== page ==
As of September, JRD Development’s new CEO is Alexandra Tomášková, who is already CEO of JRD Land. The previous CEO Martin Svoboda will continue in the leadership team of JRD Group. Tomášková worked previously at Red Group and JLL in Prague and for many years at Skanska Property Czech Republic. “The two divisions – JRD Land and JRD Development – are closely connected by their focus on acquiring land and sustainable development construction. That’s why I believe I can contribute to their synergies and growth,” said Tomášková.
Is the building boom over in Czechia? Following a spike in construction that lasted a year and a quarter, July figures showed a decline of 2.7% in output. Meanwhile, just 6,936 construction permits were issued for the same month, 9.2% fewer than a year before. But something else is going on as well, since the projected value of those permits fell by 61% to CZK 34.6 billion. Drilling down into the figures, the number of residential flats fell 28.6%, while completions dropped 6%. It’s probably too soon to declare the end of the building frenzy. But it would hardly be surprising. Construction materials and work have been rising rapidly for over a year, driving up the prices of real estate and rents. At some point, logic dictates, things simply have to cool off. Take the residential market, which has entered a new, cooler phase in recent months. That’s thanks to the Czech National Bank’s who aggressive interest rate hikes have killed off the mortgage market.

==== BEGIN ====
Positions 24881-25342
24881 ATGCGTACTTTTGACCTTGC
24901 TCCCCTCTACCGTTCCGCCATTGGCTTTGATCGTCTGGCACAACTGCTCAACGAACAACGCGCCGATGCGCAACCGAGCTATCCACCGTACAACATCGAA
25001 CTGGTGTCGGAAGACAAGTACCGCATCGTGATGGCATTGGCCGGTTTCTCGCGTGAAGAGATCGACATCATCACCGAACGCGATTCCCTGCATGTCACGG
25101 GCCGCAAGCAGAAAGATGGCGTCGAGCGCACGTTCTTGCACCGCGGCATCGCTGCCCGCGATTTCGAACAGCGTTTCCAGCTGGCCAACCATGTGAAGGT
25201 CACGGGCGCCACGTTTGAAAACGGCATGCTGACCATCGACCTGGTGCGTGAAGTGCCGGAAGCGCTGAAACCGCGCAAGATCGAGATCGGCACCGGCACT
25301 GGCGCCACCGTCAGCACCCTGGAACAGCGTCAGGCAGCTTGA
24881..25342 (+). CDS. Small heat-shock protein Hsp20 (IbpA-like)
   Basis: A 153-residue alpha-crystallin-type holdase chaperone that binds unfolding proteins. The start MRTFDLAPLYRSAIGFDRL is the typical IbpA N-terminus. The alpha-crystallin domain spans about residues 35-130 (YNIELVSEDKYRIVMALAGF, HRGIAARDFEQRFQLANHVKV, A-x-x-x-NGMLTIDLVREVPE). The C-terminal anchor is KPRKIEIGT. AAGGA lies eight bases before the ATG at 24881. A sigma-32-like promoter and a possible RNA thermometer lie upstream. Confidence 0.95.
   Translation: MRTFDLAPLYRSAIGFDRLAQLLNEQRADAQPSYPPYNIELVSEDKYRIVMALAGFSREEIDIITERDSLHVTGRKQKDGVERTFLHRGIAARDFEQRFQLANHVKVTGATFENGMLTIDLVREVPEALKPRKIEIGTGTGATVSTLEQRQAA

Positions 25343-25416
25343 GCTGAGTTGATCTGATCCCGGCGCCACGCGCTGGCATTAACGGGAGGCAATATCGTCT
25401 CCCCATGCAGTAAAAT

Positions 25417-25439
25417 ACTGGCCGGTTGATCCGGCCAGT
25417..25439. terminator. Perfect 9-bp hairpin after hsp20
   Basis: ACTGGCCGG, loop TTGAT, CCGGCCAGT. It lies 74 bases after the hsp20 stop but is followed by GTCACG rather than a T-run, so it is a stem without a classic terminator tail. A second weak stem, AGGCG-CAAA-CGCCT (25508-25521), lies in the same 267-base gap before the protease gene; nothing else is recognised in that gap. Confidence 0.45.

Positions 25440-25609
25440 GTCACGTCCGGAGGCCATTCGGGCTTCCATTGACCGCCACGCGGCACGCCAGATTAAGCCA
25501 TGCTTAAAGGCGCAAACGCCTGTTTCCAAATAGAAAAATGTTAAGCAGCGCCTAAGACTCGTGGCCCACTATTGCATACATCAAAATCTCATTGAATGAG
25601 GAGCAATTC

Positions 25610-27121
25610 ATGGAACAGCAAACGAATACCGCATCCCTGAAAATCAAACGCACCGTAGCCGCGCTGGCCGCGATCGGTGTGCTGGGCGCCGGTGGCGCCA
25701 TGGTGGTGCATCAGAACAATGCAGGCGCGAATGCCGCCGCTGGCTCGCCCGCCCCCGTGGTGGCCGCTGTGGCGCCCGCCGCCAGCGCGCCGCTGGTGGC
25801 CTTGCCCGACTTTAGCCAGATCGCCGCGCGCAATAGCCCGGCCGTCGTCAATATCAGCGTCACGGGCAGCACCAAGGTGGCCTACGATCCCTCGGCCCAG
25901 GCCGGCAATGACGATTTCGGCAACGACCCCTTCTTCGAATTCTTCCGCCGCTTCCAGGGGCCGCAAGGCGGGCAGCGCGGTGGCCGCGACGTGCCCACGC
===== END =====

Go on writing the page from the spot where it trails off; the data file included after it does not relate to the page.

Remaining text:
Speaking of interest rates, the European Central Bank raised the Eurozone’s base interest rate from none at all (0%) to 0.75%. Confusingly, it was the ECB’s second rate hike in recent months. Back in July, it raised “interest rates” from -0.5% all the way up to 0%. Rates had actually been in negative territory since 2014. Fun facts: The last time rates got so close to 1% was back in November 2011. The last time rates were 1% or higher was in 2009. The ECB justified the ultra-low rates by claiming they were necessary to foster economic growth. But the policy was likely aimed primarily at propping up banks and countries who are (and remain) on slippery fiscal ground.
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